Mount Erebus from across McMurdo Sound. Photograph by Rick Moscati, 1990.
The Antarctica plate is mostly asesmic and moves little relative to other plates. About 95% of the edge of the plate is a divergent (spreading) plate boundary. Antarctic volcanoes are located along the margins of large rift systems. These rifts total 1,900 miles (3,200 km) in length, comparable to the East African Rift.
Mount Erebus (elevation: 12,444 feet, 3,794 m) is on Ross Island in the Ross Sea. Erebus is an active volcano with a convecting lava lake within a summit crater. It has been continuously active since 1972. Most eruptions are small and Strombolian in character, tossing bombs onto the crater rim. The volcano is less than one million years old.
Mount Erebus. Photograph by Rick Moscati, 1990.
The lava within the lava lake is alkalic in composition. Specifically, it is called anorthoclase phonolite. Anorthoclase is a feldspar mineral. Phonolite refers to rocks made of the minerals alkali feldspar and nepheline. Alkalic lava is common in rift volcanoes.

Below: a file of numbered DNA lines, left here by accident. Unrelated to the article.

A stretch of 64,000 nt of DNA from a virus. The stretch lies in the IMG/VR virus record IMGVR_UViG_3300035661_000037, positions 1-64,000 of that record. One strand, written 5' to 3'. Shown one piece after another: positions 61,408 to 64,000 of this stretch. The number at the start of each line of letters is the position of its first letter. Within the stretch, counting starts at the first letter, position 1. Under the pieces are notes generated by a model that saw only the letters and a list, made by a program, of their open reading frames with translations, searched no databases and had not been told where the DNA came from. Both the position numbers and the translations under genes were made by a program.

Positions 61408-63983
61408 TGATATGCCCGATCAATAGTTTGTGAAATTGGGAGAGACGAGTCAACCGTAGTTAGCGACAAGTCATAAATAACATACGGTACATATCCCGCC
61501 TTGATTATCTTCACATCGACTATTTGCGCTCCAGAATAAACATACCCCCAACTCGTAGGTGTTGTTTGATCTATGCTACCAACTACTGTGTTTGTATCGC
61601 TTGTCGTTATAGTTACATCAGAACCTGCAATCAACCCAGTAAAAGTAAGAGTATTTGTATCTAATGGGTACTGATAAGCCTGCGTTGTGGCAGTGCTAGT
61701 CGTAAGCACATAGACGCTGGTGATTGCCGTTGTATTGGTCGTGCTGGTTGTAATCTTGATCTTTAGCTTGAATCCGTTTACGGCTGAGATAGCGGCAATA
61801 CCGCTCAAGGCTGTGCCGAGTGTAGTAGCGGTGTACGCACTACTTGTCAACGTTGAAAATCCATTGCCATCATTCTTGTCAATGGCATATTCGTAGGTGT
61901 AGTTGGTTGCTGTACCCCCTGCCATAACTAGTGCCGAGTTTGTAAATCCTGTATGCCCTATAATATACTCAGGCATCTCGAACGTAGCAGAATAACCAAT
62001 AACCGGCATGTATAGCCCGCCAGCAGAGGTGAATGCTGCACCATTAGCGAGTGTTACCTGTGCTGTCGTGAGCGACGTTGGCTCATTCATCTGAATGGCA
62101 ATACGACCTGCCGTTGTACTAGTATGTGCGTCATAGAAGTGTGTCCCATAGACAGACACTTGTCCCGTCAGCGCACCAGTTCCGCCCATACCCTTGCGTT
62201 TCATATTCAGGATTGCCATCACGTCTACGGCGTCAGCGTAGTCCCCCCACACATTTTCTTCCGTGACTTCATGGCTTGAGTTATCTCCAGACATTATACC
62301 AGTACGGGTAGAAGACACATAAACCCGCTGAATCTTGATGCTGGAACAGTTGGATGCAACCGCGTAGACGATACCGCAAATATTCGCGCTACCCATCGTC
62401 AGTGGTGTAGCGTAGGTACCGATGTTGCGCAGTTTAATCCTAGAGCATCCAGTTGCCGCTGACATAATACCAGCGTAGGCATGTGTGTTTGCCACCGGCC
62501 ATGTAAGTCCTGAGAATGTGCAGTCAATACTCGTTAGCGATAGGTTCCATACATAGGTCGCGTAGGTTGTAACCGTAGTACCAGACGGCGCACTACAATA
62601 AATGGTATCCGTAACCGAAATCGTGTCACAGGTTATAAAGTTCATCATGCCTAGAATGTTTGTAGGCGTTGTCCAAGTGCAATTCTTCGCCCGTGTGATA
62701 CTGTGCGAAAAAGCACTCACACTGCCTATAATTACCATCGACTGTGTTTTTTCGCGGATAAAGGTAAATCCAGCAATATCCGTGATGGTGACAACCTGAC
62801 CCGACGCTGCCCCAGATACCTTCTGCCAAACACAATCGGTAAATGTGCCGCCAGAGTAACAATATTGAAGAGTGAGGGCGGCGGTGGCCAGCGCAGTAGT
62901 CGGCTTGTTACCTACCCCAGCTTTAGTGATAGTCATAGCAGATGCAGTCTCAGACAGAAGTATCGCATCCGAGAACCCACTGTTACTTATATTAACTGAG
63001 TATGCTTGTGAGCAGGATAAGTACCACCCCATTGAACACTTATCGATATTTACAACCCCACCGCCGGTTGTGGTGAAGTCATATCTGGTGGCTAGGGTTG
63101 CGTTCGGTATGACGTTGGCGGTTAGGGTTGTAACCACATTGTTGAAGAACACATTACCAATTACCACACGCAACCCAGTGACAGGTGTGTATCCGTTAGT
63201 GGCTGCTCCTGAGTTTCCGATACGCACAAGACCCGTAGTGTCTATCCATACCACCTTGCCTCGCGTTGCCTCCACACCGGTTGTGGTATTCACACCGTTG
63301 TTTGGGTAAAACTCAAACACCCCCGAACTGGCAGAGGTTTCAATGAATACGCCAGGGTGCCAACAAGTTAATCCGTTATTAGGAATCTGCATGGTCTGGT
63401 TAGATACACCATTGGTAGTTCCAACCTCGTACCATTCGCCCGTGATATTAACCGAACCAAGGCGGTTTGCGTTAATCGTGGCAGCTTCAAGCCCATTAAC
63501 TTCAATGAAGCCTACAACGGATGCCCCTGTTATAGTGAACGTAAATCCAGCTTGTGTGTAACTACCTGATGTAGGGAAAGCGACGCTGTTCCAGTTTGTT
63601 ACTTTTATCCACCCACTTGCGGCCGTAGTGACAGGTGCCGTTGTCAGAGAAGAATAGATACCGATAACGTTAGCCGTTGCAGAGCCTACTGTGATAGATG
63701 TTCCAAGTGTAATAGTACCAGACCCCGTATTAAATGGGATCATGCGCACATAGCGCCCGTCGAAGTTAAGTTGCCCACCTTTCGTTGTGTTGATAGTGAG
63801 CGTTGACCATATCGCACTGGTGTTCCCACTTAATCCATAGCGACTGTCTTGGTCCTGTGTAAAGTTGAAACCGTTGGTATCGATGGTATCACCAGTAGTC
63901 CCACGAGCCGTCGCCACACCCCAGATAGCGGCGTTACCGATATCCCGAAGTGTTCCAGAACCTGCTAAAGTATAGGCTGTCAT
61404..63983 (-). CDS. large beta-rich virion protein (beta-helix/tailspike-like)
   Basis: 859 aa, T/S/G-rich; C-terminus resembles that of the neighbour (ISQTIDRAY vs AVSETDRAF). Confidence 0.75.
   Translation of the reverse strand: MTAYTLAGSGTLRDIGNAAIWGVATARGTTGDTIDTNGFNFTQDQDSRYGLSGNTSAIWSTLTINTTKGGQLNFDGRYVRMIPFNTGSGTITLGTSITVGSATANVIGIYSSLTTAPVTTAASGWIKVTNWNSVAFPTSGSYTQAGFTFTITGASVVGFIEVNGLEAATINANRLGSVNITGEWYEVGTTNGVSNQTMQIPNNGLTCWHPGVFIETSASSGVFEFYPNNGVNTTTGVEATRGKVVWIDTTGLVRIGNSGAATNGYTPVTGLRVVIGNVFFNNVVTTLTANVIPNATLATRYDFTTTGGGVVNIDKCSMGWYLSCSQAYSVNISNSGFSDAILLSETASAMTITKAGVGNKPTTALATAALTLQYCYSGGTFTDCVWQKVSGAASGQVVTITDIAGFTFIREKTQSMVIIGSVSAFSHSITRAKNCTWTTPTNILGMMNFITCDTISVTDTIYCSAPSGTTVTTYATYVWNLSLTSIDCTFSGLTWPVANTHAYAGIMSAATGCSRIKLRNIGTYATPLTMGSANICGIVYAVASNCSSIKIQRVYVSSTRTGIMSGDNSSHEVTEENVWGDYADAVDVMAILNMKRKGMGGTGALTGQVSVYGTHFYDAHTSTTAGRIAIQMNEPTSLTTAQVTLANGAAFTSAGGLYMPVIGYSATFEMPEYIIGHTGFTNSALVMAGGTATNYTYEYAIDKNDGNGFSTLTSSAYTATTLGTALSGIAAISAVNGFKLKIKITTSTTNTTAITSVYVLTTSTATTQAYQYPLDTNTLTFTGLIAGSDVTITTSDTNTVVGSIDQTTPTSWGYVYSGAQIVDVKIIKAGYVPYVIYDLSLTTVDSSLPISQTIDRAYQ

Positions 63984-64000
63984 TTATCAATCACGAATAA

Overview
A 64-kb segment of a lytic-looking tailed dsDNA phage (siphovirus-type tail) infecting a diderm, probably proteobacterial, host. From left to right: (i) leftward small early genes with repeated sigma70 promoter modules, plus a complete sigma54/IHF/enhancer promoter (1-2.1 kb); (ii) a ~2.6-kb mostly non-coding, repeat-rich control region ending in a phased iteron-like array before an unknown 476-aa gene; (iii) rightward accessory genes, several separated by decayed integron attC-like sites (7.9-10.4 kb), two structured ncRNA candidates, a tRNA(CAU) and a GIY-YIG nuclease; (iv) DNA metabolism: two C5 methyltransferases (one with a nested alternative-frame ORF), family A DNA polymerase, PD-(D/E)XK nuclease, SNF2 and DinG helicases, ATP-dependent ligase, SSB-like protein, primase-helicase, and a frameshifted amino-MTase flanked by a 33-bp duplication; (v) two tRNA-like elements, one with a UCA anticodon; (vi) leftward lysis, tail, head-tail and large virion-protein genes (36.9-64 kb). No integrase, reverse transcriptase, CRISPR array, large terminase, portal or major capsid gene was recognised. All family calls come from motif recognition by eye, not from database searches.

Mount Erebus from across Ross Island. Photograph by Rick Moscati, 1990.
Erebus is named for a character in Greek mythology that ferried the souls of the dead over the river Styx in Hades.
Click here to visit the Mount Erebus Volcanic Observatory.
Information Sources: W.E. LeMasurier and J.W. Thomson (eds.), 1990, Volcanoes of the Antarctica Plate and Southern Oceans: American Geophysical Union, Washington, D.C., 487 p.
Simkin, T., and Siebert, L., 1994, Volcanoes of the World: Geoscience Press, Tucson, Arizona, 349 p.
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